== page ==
What Is An EGR Valve?
What is an EGR valve, and how does it work?
“EGR” stands for exhaust gas recirculation. When engine combustion temperatures near 2500°F, the formation of smog-producing nitrogen oxides (NOx) increases. Exhaust, however, is mostly composed of carbon dioxide (CO2), which does not burn. The function of the EGR valve is to recirculate small amounts of exhaust back into the combustion chambers of the engine in order to decrease the combustion temperature, thereby reducing the formation of smog-producing nitrogen oxides. EGR valves can malfunction by becoming stuck open or closed due to carbon buildup. When an EGR valve malfunctions CO2 is reintroduced to the combustion chamber at the incorrect time or in incorrect amounts, which does not decrease the combustion temperature sufficiently enough to prevent the increase of NOx.
When does an EGR valve need to be replaced?
Symptoms of a malfunctioning EGR valve include:
- Check Engine Light is on
- Pinging and/or knocking sounds
- Rough idle
- Reduced power
- Reduced fuel economy
- Engine stalling/hesitation when accelerating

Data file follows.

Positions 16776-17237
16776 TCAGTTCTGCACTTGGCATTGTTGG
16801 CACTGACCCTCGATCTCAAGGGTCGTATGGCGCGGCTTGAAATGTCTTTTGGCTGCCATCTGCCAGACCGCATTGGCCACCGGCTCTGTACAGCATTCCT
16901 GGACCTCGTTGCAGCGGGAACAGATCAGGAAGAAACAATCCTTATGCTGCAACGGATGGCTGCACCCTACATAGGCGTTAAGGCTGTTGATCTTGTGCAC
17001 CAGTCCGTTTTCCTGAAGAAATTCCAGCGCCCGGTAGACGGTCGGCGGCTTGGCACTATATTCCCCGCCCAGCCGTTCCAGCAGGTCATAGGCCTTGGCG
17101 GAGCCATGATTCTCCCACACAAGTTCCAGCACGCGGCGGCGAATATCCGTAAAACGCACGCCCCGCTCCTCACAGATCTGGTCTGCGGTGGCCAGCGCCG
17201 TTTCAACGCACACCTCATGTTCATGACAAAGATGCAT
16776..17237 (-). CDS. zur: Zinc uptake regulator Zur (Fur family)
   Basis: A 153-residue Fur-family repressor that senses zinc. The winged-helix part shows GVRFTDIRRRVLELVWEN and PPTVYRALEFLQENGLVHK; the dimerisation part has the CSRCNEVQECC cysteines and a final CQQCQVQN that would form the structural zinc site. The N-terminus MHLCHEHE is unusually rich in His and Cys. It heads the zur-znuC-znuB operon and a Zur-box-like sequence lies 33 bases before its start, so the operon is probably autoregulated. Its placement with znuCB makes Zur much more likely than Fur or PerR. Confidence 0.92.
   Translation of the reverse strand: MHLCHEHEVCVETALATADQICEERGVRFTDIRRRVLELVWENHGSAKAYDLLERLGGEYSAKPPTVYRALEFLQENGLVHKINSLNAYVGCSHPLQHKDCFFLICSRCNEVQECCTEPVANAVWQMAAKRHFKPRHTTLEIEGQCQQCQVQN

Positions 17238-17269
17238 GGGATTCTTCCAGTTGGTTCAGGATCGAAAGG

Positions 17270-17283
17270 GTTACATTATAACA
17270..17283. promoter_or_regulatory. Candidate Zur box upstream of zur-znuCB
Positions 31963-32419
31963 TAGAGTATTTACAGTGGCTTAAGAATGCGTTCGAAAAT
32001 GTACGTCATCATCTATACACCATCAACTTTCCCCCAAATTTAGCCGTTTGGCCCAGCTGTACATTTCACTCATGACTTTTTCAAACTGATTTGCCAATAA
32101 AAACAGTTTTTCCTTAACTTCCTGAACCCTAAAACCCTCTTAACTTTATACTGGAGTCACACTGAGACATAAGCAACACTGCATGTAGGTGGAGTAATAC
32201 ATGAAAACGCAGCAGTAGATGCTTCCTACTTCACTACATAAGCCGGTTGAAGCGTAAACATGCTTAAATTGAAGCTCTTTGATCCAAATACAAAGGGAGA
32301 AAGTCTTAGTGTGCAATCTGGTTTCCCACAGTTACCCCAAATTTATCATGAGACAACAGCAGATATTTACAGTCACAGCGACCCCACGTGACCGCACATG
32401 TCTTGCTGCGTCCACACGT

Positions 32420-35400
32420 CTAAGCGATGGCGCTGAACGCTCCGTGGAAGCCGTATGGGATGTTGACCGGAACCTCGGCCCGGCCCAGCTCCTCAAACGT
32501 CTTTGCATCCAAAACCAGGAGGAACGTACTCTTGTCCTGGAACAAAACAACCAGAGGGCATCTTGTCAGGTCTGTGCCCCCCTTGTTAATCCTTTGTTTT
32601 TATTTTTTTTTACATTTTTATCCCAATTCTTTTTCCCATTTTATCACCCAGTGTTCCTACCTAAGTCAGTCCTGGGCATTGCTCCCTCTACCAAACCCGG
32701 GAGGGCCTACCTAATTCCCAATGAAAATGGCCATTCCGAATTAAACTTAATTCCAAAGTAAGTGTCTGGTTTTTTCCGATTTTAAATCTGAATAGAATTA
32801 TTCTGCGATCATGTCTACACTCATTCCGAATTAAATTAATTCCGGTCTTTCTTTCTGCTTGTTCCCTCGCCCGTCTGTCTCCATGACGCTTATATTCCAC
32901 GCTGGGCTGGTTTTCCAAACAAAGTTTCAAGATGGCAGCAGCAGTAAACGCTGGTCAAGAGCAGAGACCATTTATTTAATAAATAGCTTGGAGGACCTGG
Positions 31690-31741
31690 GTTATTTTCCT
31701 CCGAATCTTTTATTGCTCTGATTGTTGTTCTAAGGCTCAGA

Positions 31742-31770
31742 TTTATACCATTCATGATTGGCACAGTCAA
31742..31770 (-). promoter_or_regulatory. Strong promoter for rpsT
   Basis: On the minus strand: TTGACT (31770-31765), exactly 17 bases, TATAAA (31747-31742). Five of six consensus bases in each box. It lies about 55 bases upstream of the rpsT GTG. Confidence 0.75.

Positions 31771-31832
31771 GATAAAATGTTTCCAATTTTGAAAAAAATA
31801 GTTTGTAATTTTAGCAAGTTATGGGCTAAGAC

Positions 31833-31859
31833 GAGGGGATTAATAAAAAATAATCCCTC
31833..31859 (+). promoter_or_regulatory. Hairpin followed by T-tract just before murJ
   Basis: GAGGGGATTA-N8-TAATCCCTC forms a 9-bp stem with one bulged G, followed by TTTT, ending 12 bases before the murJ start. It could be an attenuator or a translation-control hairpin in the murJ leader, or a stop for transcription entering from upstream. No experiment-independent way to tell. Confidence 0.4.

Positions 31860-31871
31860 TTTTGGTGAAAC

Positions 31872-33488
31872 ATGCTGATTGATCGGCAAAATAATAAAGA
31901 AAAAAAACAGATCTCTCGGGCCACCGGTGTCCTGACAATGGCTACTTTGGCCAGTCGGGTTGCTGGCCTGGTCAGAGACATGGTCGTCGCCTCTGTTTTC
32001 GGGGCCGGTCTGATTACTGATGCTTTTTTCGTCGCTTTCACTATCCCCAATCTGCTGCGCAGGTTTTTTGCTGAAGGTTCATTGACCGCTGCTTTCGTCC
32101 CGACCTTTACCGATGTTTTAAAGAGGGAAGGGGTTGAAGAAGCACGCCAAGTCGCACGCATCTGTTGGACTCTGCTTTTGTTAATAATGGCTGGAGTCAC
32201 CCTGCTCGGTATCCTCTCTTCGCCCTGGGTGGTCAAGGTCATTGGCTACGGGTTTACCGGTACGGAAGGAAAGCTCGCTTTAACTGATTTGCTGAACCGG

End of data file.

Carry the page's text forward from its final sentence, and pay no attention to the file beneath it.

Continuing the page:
Tools + Parts Checklist:
How To Replace EGR Valve
- Put the vehicle in park and apply the emergency brake. Consult your owner’s/repair manual to locate the EGR valve.
- Turn off the engine and disconnect the battery.
- Inspect all vacuum lines for rips, tears and holes. Replace as necessary.
- Remove the vacuum line from the EGR valve.
- Remove the bolts that hold the EGR valve to the cylinder head.
- Remove the EGR valve. Be careful to protect the open cylinder head from any debris.
- Bolt on the new EGR valve and attach the vacuum line.
- Reconnect the battery.
- Start the car and use the diagnostic tool to check for any codes and reset the check engine light.
- Do a test drive to ensure the engine is running and idling smoothly.